Farmer: We started the series in April with the ’80s and La Cage aux Folles, and continued it in May with Desert Hearts, but the bulk of the series is this weekend.

The ’90s are represented June 14 with Living With Pride: Ruth Ellis @100 and The Watermelon Woman. The 2000s are represented June 15 with Save Me, Brother to Brother and Shelter. And we close June 16 with the 2010s and a triple feature of Saturday Church, Rafiki and Pride. Rafiki is a new film that made a splash at Cannes last year. It’s about two young Kenyan women in a relationship, and the film was initially banned in Kenya.

ARTS ATL: Do you have a favorite LGBT film or a film that you think is most important to LGBT rights and community?

Farmer: There are so many! Brokeback Mountain was a landmark film in so many ways, as were Carol and Moonlight and hundreds of others. Those films are universally acclaimed and reached so many people.

Pride is one of my favorite films — it’s just beautifully done. Some of my other personal faves are The Wedding Banquet, Bound, Paris Is Burning and Mysterious Skin.

We tried hard to get the rights to Paris Is Burning, but the rights were initially in limbo as the film was getting ready for a rerelease this summer. Luckily, we were able to collaborate with Jon Dean and WUSSY Magazine’s new Queers on Film series for a screening of it on June 17 at the Plaza Theatre as part of Atlanta Pride’s Stonewall Month activities.

ARTS ATL: Why do you think film is such an effective medium for advocacy and social justice? 

Farmer: Films highlight individual experiences and tell those stories that provide a connection for people. Once it’s personal, these larger causes and issues become less abstract. So film provides the vehicle for people to develop empathy.

ARTS ATL: How far do you feel the LGBTQ+ community has come, in terms of portrayals on screen, since the Stonewall Rebellion?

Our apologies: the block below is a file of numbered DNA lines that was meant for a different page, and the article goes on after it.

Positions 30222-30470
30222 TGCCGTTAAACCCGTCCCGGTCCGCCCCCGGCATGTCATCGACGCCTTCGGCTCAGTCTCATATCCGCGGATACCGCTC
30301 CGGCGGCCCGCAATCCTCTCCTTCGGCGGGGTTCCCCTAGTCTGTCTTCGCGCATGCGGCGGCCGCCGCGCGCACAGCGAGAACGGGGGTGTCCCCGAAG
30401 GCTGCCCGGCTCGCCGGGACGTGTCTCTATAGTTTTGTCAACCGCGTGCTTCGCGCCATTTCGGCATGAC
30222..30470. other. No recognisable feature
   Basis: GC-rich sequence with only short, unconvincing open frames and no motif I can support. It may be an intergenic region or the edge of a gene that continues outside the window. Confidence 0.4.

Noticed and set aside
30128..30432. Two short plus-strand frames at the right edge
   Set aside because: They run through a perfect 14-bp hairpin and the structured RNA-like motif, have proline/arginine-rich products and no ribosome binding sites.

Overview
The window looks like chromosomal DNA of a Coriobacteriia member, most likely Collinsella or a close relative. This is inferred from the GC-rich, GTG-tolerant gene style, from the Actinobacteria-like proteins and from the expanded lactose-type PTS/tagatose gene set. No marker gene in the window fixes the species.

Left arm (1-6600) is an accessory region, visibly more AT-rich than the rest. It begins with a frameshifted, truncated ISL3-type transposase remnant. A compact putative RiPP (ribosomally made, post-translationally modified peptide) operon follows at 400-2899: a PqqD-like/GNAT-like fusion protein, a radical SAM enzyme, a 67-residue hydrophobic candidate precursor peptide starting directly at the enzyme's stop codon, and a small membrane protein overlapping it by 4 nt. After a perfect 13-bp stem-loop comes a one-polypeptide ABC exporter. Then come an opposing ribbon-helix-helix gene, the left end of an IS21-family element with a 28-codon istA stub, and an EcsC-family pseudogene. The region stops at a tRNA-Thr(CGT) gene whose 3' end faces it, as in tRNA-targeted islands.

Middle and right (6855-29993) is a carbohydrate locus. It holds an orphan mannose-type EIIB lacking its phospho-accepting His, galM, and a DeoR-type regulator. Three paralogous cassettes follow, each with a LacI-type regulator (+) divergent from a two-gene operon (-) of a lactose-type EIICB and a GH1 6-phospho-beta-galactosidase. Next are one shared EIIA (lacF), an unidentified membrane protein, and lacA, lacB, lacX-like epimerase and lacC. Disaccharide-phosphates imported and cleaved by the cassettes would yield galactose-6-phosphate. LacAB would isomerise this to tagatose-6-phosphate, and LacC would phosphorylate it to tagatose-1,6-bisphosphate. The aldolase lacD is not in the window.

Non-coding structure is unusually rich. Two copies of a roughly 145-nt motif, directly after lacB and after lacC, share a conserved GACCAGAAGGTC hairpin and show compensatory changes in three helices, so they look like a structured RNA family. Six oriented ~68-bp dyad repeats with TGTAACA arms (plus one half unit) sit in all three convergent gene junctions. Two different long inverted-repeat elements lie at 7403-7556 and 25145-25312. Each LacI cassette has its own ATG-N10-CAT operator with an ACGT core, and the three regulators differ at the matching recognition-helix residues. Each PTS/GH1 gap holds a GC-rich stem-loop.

Farmer: Traditionally, LGBT characters throughout the history of cinema have been portrayed negatively, getting murdered at the end, killing themselves or just having miserable lives. It was horrible — for me and others — growing up and seeing such negative, pessimistic portrayals.

When LGBT characters started showing up more prominently in films in the ’70s and ’80s, it was often the same way. We had movies such as Cruising and then AIDS-themed films where all the major characters died. The good news, though, is that during that era, we also began having positive portrayals as well. In the ’70s, La Cage aux Folles dared to feature a same-sex male couple at its center, neither of whom met horrible fates. In the ’80s, Desert Hearts was a classic lesbian-themed film that featured a rarity, something of a happy ending.

ARTS ATL: And what do you hope people take away from the films you’ve selected for “50 Years of LGBT Cinema?”

Farmer: All the films in the series are significant and diverse in their portrayals of LGBT individuals. It’s important for us to showcase positive images of the LGBT experience, especially in this political climate. It’s always great when someone watches a film and — maybe for the first time — sees themselves and realizes they are not alone. We also offer community [through] the ability to see and experience these films with others.